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Long slow Newtonians

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#1 25585

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Posted 07 September 2018 - 03:32 AM

Does anyone else own a long slow Newtonian?

 

I used to own a F8 8 inch but traded it in for a SCT of same aperture F10, as the GEM mount could not really handle the Newt's length and moving house, a SCT was more realistic. However the Newt was superb for double stars, getting good results from any eyepiece, and held its collimation very well. 

 

To try and recapture those days I have a 10 inch F6 on a Dob mount. But a 6 inch F11 has been offered to me to add to the shedful I already have. 

 

Does anyone here have longer than average make Newtonians? Complete, being made or just a mirror? 


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#2 Astrojensen

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Posted 07 September 2018 - 03:39 AM

I have a 6" f/10 mirror with a very good figure, that I should definitely put in a telescope. 

 

I'm thinking about building an optimized tube with cooling fans, baffles and all the bells and whistles around it. 

 

 

Clear skies!
Thomas, Denmark


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#3 happylimpet

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Posted 07 September 2018 - 05:02 AM

I havent, having only had f5 f6 and f4 Newtonians (and my first scope, an f7 4.5" Newt, but not sure that counts) but I can fully appreciate what superb scopes they are.

 

Do it.


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#4 db2005

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Posted 07 September 2018 - 05:12 AM

I have a 6" f/8 Skywatcher 150PL. Probably the best-performing Newtonian I've owned, but I find it's so large and cumbersome to mount and use that it unfortunately sees too little use. My C8 sees much more use.


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#5 TOMDEY

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Posted 07 September 2018 - 05:15 AM

I had a 6-inch F/12.5 Newtonian over 50 years ago that formed Spectacular planetary images. And was actually excellent on the other usual suspects. It's hard to explain, but a slow system feels somehow more comfortable on the eyes that these fast ones can't match. As if the eyes know the telescope isn't fighting itself to form a good image. That might be just psychological, but I suspect there is something to it. Kingslake and Sinclair called it "ray-bending." The less the optics have to bend the light, the easier is the design, fabrication, alignments and comfort of use.  Tom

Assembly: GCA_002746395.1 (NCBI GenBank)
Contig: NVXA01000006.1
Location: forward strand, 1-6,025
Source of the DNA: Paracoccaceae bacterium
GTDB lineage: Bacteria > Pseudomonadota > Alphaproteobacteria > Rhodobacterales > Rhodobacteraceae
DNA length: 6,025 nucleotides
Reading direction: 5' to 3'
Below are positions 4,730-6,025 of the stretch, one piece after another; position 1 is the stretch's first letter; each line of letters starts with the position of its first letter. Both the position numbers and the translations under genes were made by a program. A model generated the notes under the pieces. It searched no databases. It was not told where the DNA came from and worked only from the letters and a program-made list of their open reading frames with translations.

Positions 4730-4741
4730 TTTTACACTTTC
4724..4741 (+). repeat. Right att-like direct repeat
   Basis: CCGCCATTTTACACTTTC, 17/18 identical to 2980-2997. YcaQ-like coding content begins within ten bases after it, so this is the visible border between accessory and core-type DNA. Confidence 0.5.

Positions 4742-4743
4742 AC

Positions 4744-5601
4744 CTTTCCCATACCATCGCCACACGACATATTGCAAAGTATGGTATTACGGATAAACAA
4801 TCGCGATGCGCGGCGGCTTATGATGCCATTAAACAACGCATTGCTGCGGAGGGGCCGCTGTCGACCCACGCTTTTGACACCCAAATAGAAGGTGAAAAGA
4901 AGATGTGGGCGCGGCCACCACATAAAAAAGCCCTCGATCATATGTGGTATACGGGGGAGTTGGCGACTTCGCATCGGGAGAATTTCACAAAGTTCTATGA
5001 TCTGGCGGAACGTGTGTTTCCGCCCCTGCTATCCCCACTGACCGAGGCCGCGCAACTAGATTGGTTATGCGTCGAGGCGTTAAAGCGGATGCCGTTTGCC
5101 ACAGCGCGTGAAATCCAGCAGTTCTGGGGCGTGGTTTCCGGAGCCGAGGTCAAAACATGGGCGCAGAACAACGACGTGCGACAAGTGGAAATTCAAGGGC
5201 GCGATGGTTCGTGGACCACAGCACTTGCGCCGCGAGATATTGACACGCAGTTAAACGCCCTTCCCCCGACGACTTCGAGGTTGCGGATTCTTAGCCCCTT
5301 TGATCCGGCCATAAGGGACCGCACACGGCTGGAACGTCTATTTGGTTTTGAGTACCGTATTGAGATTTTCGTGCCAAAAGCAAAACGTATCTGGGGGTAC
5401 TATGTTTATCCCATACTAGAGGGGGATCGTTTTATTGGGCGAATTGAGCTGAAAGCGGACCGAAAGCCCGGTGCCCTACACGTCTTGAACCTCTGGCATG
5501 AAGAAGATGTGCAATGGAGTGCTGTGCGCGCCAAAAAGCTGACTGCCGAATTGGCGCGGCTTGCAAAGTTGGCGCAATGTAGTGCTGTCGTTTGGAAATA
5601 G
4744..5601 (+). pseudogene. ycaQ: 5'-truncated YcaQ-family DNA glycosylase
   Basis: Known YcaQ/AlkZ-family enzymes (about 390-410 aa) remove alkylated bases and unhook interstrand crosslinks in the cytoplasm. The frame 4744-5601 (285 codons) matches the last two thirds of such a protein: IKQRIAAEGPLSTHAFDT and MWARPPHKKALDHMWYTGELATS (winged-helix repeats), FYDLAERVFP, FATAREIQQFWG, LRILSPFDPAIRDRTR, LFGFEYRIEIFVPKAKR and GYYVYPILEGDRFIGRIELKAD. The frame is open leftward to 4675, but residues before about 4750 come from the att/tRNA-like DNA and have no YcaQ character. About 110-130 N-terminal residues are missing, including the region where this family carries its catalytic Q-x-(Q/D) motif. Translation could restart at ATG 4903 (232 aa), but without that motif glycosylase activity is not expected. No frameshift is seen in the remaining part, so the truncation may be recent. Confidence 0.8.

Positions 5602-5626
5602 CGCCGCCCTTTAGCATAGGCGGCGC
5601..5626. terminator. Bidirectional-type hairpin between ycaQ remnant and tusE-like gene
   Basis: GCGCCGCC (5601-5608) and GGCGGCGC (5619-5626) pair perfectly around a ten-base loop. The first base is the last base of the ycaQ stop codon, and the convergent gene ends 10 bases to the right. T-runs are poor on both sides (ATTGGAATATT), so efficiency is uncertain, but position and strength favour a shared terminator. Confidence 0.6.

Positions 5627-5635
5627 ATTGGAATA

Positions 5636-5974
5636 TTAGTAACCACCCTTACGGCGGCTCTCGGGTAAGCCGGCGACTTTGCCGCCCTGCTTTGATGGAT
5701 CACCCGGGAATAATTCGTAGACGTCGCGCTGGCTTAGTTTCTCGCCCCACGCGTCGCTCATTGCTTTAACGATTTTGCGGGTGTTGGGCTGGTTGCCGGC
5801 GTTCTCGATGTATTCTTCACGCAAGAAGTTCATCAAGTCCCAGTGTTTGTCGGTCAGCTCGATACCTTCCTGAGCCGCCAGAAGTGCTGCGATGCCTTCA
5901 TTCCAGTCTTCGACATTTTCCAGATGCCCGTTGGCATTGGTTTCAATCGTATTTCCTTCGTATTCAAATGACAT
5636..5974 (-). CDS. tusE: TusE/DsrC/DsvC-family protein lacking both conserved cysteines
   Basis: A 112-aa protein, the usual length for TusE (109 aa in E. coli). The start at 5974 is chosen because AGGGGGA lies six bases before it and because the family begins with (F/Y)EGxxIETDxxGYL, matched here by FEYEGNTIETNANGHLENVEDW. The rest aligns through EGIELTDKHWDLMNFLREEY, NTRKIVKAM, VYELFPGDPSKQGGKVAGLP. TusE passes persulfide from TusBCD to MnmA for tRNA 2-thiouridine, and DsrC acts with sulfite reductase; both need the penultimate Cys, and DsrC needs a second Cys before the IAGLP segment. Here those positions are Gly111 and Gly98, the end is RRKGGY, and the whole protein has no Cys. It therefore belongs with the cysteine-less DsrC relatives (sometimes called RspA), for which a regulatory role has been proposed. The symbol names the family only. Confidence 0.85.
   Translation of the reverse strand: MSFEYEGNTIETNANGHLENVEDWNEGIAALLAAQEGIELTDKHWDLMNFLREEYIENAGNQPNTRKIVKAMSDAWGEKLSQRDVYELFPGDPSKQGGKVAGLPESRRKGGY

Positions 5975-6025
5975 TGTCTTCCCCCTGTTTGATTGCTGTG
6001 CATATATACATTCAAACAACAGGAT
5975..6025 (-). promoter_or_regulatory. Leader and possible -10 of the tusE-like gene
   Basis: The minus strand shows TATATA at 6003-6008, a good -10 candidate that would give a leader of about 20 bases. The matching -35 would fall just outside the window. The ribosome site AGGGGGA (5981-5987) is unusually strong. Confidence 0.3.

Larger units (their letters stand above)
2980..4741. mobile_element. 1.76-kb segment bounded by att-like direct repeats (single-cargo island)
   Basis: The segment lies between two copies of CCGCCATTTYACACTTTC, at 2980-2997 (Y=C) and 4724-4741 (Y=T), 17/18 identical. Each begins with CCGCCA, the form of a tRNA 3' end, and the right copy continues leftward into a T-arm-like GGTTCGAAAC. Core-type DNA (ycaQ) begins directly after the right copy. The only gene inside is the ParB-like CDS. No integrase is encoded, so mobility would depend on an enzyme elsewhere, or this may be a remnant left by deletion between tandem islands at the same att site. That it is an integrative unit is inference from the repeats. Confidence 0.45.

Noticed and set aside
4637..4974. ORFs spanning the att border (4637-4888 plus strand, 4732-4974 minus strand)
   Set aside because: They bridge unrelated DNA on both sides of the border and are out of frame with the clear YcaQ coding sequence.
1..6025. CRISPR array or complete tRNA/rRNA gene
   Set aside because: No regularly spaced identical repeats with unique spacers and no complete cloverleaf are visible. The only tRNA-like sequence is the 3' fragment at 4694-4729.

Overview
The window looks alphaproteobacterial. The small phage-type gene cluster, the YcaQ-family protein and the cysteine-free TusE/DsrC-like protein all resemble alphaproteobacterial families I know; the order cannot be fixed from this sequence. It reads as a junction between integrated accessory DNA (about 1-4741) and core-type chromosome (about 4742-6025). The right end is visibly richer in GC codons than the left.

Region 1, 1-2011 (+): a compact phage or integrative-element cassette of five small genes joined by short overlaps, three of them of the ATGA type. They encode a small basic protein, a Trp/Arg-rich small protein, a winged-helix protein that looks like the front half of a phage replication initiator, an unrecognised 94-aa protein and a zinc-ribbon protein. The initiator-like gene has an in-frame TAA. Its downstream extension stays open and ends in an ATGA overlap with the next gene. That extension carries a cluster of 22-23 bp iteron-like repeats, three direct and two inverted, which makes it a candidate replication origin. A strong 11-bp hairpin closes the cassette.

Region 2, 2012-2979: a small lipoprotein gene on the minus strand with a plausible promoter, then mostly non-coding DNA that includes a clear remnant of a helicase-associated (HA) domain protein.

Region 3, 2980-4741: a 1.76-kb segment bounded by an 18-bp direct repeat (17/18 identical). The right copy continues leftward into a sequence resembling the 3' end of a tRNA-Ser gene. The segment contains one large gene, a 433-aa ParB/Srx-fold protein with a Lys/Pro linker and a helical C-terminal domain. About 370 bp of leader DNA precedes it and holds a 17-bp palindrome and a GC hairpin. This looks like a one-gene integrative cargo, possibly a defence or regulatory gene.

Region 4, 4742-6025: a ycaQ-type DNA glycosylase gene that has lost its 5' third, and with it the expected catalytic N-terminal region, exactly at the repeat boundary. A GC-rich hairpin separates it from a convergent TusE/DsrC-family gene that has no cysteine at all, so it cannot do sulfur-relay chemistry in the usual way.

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#6 CHASLX200

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Posted 07 September 2018 - 05:18 AM

I have owned around ten 8 f/8 Newts and all gave a great image.  Also had a 10" F/9.6 back in the early 80's.


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#7 db2005

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Posted 07 September 2018 - 07:14 AM

I had a 6-inch F/12.5 Newtonian over 50 years ago that formed Spectacular planetary images. And was actually excellent on the other usual suspects. It's hard to explain, but a slow system feels somehow more comfortable on the eyes that these fast ones can't match. As if the eyes know the telescope isn't fighting itself to form a good image. That might be just psychological, but I suspect there is something to it. Kingslake and Sinclair called it "ray-bending." The less the optics have to bend the light, the easier is the design, fabrication, alignments and comfort of use.  Tom

It's an interesting point. The same discussion pops up from time to time in the refractor forum, where short vs long telescopes are discussed, and long achromats still have a loyal following despite the advance of short APOs. Personally, I think f/7.5-8 and slower is a very nice place to be. Easy on eyepieces ... and I like you description "As if the eyes know the telescope isn't fighting itself to form a good image". I think I know what you mean from observing with my own f/11.3 achromats, even if it's only psychological...


Edited by db2005, 07 September 2018 - 07:23 AM.

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#8 macdonjh

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Posted 07 September 2018 - 07:37 AM

Does anyone else own a long slow Newtonian?

 

I used to own a F8 8 inch but traded it in for a SCT of same aperture F10, as the GEM mount could not really handle the Newt's length and moving house, a SCT was more realistic. However the Newt was superb for double stars, getting good results from any eyepiece, and held its collimation very well. 

 

To try and recapture those days I have a 10 inch F6 on a Dob mount. But a 6 inch F11 has been offered to me to add to the shedful I already have. 

 

Does anyone here have longer than average make Newtonians? Complete, being made or just a mirror? 

I haven't owned any slow Newtonians, but almost every scope I own is long focal length: 4" f/13 Mak, 6" f/12 achro, 8" f/20 classical Cassegrain, 14" f/15 classical Cassegrain.  The exception is my 10": it can be either f/15 or f/4 depending on whether I install the Cassegrain or Newtonian secondary mirror.

 

I think I gravitated to long focus when I had my second bout of aperture fever.  I was deciding between a 15" Dobsonian and a C11.  I chose the C11 because I could mount it on my G11 (a really good combination), but I would have had to buy a ServoCat for the Dobsonian.  So go-to ultimately lead me to long-focus scopes.  While I understand why fast scopes are popular (and there are a lot of advantages), I've grown pretty comfortable with my slow optics.